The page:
Trying to shoot northern lights, able to see images in my view finder eye piece, dark on live view and the pics turned out totally black. I used ISO 800-1000, 8 sec, F3.5 manual mode.

  • Can you tell us more specifically what your question is? Were these unexpected? What metering mode were you using? Are you using raw or jpeg?
    – TroyR
    Mar 17, 2013 at 8:46
  • The exposure values are sort of ok. However, northern lights can vary widely in brightness. A longer exposure time is not a bad idear. But be frank, did you remove the lens cap? Mar 17, 2013 at 9:52
  • RAW. lens cap off. when shooting the northern lights i was able to see images in eye piece but dark in live view and pictures are black
    – theresa
    Mar 17, 2013 at 12:25

3 Answers 3


Typical settings for northern lights are f2.8 or higher, 30 seconds and 1600-3200 iso. Also it helps if you have a full frame camera, thus you'll have less noise.

30 seconds and fast aperture and high ISO are the reason to get the shot fast enough. If your camera gets less light then you'll have to exposure longer and it will cause stars to leave a trail, because they always move.

Also shoot RAW so you can enhance your images later.


When you get a black image, no matter what you are photographing you basically have the same 3 (or sometimes 4) options (after checking you didn't leave the lens cap on, obviously)

  1. Increase ISO - but be aware that this will also increase noise (but you can deal with that at post)

  2. Use a slower shutter speed - of course this is likely to cause motion blur and make moving/changing thing invisible (or at least somewhat transparent)

  3. Open up the aperture - here you pay with a thinner DOF, you didn't say what lens you are using but I guess that at f/3.5 you are already wide open with a kit lens

  4. not relevant for northern lights, but I'm adding this here for completeness - add light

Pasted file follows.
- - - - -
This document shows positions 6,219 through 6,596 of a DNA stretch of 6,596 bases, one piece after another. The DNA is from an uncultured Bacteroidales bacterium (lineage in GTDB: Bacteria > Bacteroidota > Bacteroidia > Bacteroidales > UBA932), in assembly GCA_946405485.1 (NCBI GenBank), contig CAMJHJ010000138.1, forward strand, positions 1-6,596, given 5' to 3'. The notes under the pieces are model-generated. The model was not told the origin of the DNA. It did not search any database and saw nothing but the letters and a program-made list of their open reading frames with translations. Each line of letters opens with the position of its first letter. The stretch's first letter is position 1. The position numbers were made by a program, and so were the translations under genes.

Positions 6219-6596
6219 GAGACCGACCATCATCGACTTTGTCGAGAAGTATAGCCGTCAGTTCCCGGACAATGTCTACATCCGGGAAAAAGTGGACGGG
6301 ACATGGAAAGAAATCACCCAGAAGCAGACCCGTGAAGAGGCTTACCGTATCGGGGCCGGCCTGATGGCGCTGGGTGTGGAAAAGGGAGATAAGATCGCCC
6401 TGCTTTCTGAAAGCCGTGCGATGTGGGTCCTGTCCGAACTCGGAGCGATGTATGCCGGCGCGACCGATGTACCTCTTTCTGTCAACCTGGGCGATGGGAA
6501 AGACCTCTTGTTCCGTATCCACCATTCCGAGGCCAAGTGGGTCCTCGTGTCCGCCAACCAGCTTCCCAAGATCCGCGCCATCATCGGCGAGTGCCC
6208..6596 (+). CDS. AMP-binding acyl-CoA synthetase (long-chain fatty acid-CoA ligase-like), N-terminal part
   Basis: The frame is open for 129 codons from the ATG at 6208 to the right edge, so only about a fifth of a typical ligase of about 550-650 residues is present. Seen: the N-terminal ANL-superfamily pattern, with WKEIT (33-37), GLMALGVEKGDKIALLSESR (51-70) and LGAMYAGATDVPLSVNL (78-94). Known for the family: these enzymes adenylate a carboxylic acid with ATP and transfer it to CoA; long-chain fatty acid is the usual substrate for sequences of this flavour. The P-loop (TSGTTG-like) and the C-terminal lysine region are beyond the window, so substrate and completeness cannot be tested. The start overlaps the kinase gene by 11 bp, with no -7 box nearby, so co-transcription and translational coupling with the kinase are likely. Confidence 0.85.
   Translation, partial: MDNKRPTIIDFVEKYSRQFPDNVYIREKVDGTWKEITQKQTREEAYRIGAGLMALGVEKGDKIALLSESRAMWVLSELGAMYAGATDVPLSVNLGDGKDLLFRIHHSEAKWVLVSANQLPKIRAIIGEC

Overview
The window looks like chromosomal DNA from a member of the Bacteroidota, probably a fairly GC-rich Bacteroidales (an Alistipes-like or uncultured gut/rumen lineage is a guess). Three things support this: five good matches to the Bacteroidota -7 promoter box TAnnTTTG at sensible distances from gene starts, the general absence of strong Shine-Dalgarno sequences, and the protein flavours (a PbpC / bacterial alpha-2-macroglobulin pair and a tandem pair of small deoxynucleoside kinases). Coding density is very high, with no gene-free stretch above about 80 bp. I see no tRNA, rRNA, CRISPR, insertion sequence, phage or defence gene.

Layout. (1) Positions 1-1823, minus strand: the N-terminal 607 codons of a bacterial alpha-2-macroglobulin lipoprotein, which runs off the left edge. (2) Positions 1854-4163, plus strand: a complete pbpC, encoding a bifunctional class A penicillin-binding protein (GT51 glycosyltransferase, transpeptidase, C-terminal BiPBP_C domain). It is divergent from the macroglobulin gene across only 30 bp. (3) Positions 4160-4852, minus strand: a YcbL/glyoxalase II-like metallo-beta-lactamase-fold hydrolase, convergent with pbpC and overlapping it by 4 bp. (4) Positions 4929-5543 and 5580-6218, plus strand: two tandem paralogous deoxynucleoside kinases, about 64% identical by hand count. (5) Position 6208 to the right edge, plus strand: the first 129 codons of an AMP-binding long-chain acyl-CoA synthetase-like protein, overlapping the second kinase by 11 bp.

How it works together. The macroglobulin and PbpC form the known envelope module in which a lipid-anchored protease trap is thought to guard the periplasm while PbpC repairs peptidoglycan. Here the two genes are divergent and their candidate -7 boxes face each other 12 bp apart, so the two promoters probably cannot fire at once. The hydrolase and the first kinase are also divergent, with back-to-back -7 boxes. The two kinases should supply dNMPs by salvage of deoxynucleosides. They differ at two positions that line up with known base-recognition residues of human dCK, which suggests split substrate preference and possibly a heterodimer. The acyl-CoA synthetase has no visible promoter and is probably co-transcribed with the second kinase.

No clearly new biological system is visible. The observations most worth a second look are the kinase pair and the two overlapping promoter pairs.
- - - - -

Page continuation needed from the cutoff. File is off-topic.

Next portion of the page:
So, since you are already maxed out on aperture, you can't add light and northern lights are moving there's actually only one option left - ISO.

I would boost the ISO until I see something in the image (even if it's mean getting it too high to get a useable image), when I get something I would then play with ISO and shutter speed (lowering ISO and slowing down the shutter by the same number of stops) until I get something I like.

Able to see images in my view finder eye piece

When looking through viewfinder, light which is entering your objective is being reflected from mirror, then from the prism so you can see it. Following picture is showing you this process:

enter image description here

So that's why you can see your scene in your viewfinder.

When you switch to live view, part 2 and 6 move, so the light hits your image sensor 7, and you can see your image on your LCD screen. Be careful, when you switch to live view, you can't see your scene through view finder, couse your mirror 2 is up.

Dark on live view and the pics turned out totally black

But why your pictures are dark? Your image sensor is not exposed properly, that means your camera settings are not good, and not enough light hits your sensor (7).

Your aperture is wide open, and that's OK. Try to change your shutter speed, or ISO.

If you change your shutter speed to 16 seconds (your shutter speed was 8 seconds) you will double the amount of light that will hit the sensor. If your picture is still dark, then double your ISO settings. For exampe set ISO to 2000 or 4000, and hit shutter release button. Note that with this settings, amount of light that will hit your sensor is 4 times higher, and your will se changes.

Also, you should get familiar with light meeter in your viewfinder. Light meter is processing part in your camera, which tells you how current picture settings will affect your image sensor. If your settings are bad, you will get under exposed picture (your case), or over exposed picture (bright picture). You can see value of light meter in your viewfinder. Following picture is showing your light meter (item 19).

enter image description here

If there are lines on the left of zero value, that means that your picture is little bit over exposed. If there are lines on the right of the zero value, that means that your picture is under exposed little bit, so you should expose your image sensor with more light. This is default settings on Nikon. So try it right now, see how it works.

I suggest you to watch videos about shutter speed, ISO and aperture, and you will get much better pictures if you understand how things are working.

Cheers :)

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